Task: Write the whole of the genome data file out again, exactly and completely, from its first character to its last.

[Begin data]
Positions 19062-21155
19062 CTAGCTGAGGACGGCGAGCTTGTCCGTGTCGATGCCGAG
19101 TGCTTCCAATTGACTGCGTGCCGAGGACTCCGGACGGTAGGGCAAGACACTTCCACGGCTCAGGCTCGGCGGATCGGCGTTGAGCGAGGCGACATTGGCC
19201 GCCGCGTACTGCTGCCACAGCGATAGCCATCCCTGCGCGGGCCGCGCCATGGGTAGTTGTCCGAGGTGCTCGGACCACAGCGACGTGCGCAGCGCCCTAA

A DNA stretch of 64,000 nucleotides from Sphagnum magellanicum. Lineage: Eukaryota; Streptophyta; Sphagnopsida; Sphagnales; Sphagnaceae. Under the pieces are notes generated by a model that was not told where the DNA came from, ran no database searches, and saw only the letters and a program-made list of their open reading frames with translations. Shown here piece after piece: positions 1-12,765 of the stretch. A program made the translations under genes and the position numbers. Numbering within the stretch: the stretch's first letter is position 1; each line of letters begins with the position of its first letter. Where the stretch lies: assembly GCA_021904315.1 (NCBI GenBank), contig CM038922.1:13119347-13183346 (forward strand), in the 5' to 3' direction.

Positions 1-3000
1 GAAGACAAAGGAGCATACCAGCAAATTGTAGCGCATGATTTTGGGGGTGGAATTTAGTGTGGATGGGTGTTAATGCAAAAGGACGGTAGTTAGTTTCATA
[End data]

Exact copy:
Positions 19062-21155
19062 CTAGCTGAGGACGGCGAGCTTGTCCGTGTCGATGCCGAG
19101 TGCTTCCAATTGACTGCGTGCCGAGGACTCCGGACGGTAGGGCAAGACACTTCCACGGCTCAGGCTCGGCGGATCGGCGTTGAGCGAGGCGACATTGGCC
19201 GCCGCGTACTGCTGCCACAGCGATAGCCATCCCTGCGCGGGCCGCGCCATGGGTAGTTGTCCGAGGTGCTCGGACCACAGCGACGTGCGCAGCGCCCTAA

A DNA stretch of 64,000 nucleotides from Sphagnum magellanicum. Lineage: Eukaryota; Streptophyta; Sphagnopsida; Sphagnales; Sphagnaceae. Under the pieces are notes generated by a model that was not told where the DNA came from, ran no database searches, and saw only the letters and a program-made list of their open reading frames with translations. Shown here piece after piece: positions 1-12,765 of the stretch. A program made the translations under genes and the position numbers. Numbering within the stretch: the stretch's first letter is position 1; each line of letters begins with the position of its first letter. Where the stretch lies: assembly GCA_021904315.1 (NCBI GenBank), contig CM038922.1:13119347-13183346 (forward strand), in the 5' to 3' direction.

Positions 1-3000
1 GAAGACAAAGGAGCATACCAGCAAATTGTAGCGCATGATTTTGGGGGTGGAATTTAGTGTGGATGGGTGTTAATGCAAAAGGACGGTAGTTAGTTTCATA